‘Cloud’ is approx 4m x 4m x 3m and is suspended in the space, stopping before it reaches the floor. The salvaged wires are a mix of power, telephone and data cables, and have all been connected into one circuit here, with two tiny LED bulbs proving agency. This is an opportunity to experience a physical relationship to the copper cabling we are surrounded by and depend on for our life services, including communication, conversation, and data exchange. The material is unified by a small current, so the imagined past uses of the wires might bleed into one another, and have their current forms extended a little. They have been spared the scrap-mans’ smelter for now. 

I am also exhibiting 2D drawings for the first time, and I see those in terms of physical exploration too: Following my residency in Beijing I have been processing my experiences there in many different ways. One of the ways I have been trying to discover what this orange object is for is to draw it and draw it. No matter how closely I look I still cannot work out how it might be connected. They just stood on top of telegraph poles there as rare beacons of colour in the thick, flat air.

Martin Heron takes his background in large scale public art installations as a starting point which he is able to position his work against at 180 degrees. In contrast to large heavy works designed to live an age, here he salvaged scrap metals and allowed them to have some say in how they are treated. Martin manipulates his materials until they seem to have said ” stop!” They crease and fold according to previous marks, and colours in the form of paints and tapes respond to altered angles and lighting too. 
They protrude from the wall at intervals, giving an airy colourful illusion to their sharp edges. They are displayed at head height, which I feel places some of the responsibility for taking care back onto me, activating a personal interaction.

Darren Nisbett is showing a photographic series chronicling his exploration of abandoned and derelict industrial machinery. They are printed on guilted and textured metal, which transforms them into becoming relics themselves. They might be as decayed as their subjects. 

They are dark and imposing, mixing the mechanical with the possibility of the anatomical, and the scale of the original objects I hard to ascertain. Small clues suggest their enormity, and the dark row of frames moving along the wall of the gallery seems to have a mechanical rhythm of its own.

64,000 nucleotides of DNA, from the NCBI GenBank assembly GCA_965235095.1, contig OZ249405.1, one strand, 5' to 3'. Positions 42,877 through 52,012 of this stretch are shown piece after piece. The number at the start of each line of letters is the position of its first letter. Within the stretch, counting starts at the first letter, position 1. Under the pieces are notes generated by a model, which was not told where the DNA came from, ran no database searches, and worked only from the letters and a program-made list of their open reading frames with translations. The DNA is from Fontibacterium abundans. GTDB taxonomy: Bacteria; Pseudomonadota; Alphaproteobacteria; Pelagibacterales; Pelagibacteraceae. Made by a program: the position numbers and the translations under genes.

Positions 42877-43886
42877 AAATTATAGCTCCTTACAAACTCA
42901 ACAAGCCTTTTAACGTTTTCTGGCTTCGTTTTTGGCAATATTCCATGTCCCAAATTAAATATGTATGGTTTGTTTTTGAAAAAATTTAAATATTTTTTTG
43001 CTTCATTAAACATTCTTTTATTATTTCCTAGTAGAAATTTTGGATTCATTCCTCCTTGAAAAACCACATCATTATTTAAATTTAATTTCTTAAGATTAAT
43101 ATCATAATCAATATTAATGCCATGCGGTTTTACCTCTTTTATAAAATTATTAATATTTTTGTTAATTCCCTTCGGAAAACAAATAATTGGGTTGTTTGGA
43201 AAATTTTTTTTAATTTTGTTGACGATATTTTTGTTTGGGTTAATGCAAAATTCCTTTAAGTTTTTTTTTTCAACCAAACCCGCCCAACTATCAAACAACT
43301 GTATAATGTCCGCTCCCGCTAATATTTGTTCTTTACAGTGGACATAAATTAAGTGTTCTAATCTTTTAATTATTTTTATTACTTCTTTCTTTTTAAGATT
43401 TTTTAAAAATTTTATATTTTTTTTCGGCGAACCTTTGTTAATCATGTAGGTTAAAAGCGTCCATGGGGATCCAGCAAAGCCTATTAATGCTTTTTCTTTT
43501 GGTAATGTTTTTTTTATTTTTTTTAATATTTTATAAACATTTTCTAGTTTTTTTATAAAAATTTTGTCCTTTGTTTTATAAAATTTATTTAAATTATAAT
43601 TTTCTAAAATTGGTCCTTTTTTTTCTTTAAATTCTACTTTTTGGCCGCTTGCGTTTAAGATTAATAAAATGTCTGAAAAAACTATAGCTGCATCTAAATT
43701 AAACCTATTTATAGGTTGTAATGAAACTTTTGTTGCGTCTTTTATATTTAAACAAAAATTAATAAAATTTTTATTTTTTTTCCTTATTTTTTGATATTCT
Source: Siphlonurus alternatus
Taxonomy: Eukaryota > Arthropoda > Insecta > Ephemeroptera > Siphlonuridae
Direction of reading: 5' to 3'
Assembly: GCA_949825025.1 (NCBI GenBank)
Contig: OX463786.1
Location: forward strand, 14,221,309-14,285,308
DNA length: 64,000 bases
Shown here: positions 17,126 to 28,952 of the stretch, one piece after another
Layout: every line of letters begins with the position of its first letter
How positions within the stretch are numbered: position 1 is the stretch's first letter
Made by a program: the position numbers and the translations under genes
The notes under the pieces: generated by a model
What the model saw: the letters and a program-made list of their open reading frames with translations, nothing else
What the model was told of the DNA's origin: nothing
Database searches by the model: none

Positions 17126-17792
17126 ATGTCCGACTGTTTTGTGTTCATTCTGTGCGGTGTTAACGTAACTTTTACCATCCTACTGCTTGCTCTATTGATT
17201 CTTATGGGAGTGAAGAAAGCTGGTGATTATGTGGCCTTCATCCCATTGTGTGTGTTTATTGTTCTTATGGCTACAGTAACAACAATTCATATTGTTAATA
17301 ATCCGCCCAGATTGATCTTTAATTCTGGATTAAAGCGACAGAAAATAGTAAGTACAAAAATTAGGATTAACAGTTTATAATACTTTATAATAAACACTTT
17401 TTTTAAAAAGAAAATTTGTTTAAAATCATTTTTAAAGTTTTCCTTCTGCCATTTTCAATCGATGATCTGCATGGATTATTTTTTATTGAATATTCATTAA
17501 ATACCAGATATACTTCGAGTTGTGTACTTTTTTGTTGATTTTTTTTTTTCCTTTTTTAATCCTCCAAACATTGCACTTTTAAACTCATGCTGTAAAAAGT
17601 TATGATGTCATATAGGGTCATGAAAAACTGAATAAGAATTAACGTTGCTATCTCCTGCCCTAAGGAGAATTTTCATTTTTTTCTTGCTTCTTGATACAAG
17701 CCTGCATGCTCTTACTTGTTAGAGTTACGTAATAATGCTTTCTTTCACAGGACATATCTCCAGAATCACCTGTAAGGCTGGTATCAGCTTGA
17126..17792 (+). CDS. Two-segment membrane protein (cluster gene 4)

The three of us had not met before we won the award last year, but were instantly drawn to the shared interests of our work. We met regularly throughout the year to discuss the theory and practicality of staging a coherent group exhibition, and I think that these conversations paid off through what we have produced. The installation was well planned over three days, and went very smoothly. This luxury of time opened up our plans from an early stage:

As a photographer Darren knew he would show on the wall, and as a space based sculptor I was keen to exploit the height of the space. Martin makes sculptures which are often displayed on the wall, so the balance was struck. 

I calculated logistics and materials before I arrived, but was not sure of the final form the work would take. This was dictated in part by how the cables I chose behaved on the day, and in part by how the space was transformed when the wall works were installed. 

As the rich dark photography and the colourful textured sculpture went up, it became clear to me that my cables should only be black, and the coloured and white wires of my collection were packed away. I began with the heavy, smoother cables, a mixture of data and telephone wires, which draped more elegantly in the heights between the beams. As I moved lower to the ground the work narrows, but still appeared to be floating upwards, and so the lower section is made from solid core power cable which is more capricious.